Thursday, January 7, 2016

The New Food Rules from Time Magazine (Rule One)

According to Time magazine, these are the six new food rules. As a nutritionist, do I agree? Let's look at each one. Today, we'll start with "New Food Rule 1."   


1. Don't worry so much about protein. Eating fat-free is no longer popular. People are worried about getting enough protein. Consuming large amounts of protein will help you lose weight quickly but is it healthy long-term. According to Time, it is not. High levels of protein are associated with increased risk of disease and cancer.  The average American already consumes more protein than is recommended.

I do agree with this rule.  The Paleo diet, which centers around high levels of protein, high fat, very low carbs, and no grains is still very popular.  This diet is based on how our hunter/gatherer ancestors ate. Our hunter/gatherer ancestors, however, ate the meat of wild caught animal. These animals ate natural foods in their natural environment. 



First, the meat was much healthier with much higher amounts of nutrients and omega-3s. Most Americans today eat factory farmed animals. Most of these animals consume GMO corn and soy. Grass, not grains, are a natural food for cattle. Grains cause many health problems in cattle. By the time the cattle go to slaughter, many are very ill. Is it healthy to eat beef from a sick, sad animal? 

Second, most animal protein is full of artificial hormones and/or antibiotics. The animals of our ancestors of even 100 years ago lived a more natural life than factory farmed animals of today. Cows used for milk lived 20 years or longer before going to slaughter. Beef cattle lived much longer. Today's dairy cows and beef cattle live only three to four years. Cows and bulls are given artificial hormones to produce more milk and to grow much faster. Combined with eating mostly grains and living in cramped quarters in CAFOs (concentrated animal feeding operations), they frequently get ill. So the "farmers" give the animals antibiotics as part of their feed to help prevent illness. Artificial hormones increase risk of certain cancers and overuse of antibiotics is creating antibiotic-resistant superbugs.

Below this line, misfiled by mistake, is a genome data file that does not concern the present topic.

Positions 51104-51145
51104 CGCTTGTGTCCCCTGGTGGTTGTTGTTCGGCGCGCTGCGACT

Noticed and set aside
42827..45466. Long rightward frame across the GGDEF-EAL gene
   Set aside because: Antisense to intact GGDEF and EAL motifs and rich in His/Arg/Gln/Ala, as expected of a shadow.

Third, animal protein is acidic. Cancer thrives on an acidic environment in the body.

What should you do then? Don't worry about how much protein you are getting, unless you are training for a marathon. You are likely getting more than enough. Also, cut down on animal protein, including milk (but not organic eggs) and consume more protein from healthier sources such as beans, nuts, and seeds. Treat animals protein as a special treat, maybe once or twice a week. When you do purchase poultry, pork, or lamb, buy USDA organic. If you must eat meat from a bull, buy USDA organic and grass-fed only. These animals are not treated with artificial hormones or antibiotics and are likely to be treated better than non-organically raised animals. This is not a guarantee, however, so if you are an animal lover, you might want to consider becoming a vegetarian or Vegan. The only problem with the vegan diet is the lack of cholesterol, which is critical for proper brain function. Although, many vegans brag about their low cholesterol numbers, this is not necessarily a good thing. Too high and too low of a cholesterol is attributed to earlier death. Some experts believe that the increase in neurological problems is a result of the significant reduction in dietary cholesterol in the last 50 years. I believe that is definitely a contributing factor, but not the sole reason. 

I am what you call a Chegan. That is a Vegan that cheats sometimes. I do consume organic or local eggs for the cholesterol. I never eat beef, fish, or drink milk. I do, on rare occasion consume poultry or cheese. Don't get on my case if you are a vegan about the eggs. I know the issue with eating any eggs. I just haven't found a good alternative for obtaining cholesterol.                   

Please feel free to comment. "New Food Rule 2" will be discussed tomorrow.


Source:

Time, December 28, 2015 - January 4, 2016 issue, p. 146.

Photo credit: “Fresh Raw Beef Cut Ready To Cook” by KEKO64 at FreeDigitalPhotos.net

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